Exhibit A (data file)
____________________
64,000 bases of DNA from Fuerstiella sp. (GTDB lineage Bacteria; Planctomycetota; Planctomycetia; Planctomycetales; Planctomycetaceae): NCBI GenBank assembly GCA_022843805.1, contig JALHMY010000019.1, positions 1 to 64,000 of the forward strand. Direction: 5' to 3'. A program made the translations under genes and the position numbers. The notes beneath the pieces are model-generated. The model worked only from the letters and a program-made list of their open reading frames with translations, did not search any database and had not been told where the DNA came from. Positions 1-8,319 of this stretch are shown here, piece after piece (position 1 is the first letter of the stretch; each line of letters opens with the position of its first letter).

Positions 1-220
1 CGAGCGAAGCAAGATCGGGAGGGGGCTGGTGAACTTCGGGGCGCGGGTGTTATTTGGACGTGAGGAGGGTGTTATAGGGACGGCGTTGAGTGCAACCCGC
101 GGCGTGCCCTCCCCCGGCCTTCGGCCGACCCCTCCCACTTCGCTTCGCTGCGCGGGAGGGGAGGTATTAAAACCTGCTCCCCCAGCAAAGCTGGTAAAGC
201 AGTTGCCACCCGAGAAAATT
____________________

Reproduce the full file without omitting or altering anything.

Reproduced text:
64,000 bases of DNA from Fuerstiella sp. (GTDB lineage Bacteria; Planctomycetota; Planctomycetia; Planctomycetales; Planctomycetaceae): NCBI GenBank assembly GCA_022843805.1, contig JALHMY010000019.1, positions 1 to 64,000 of the forward strand. Direction: 5' to 3'. A program made the translations under genes and the position numbers. The notes beneath the pieces are model-generated. The model worked only from the letters and a program-made list of their open reading frames with translations, did not search any database and had not been told where the DNA came from. Positions 1-8,319 of this stretch are shown here, piece after piece (position 1 is the first letter of the stretch; each line of letters opens with the position of its first letter).

Positions 1-220
1 CGAGCGAAGCAAGATCGGGAGGGGGCTGGTGAACTTCGGGGCGCGGGTGTTATTTGGACGTGAGGAGGGTGTTATAGGGACGGCGTTGAGTGCAACCCGC
101 GGCGTGCCCTCCCCCGGCCTTCGGCCGACCCCTCCCACTTCGCTTCGCTGCGCGGGAGGGGAGGTATTAAAACCTGCTCCCCCAGCAAAGCTGGTAAAGC
201 AGTTGCCACCCGAGAAAATT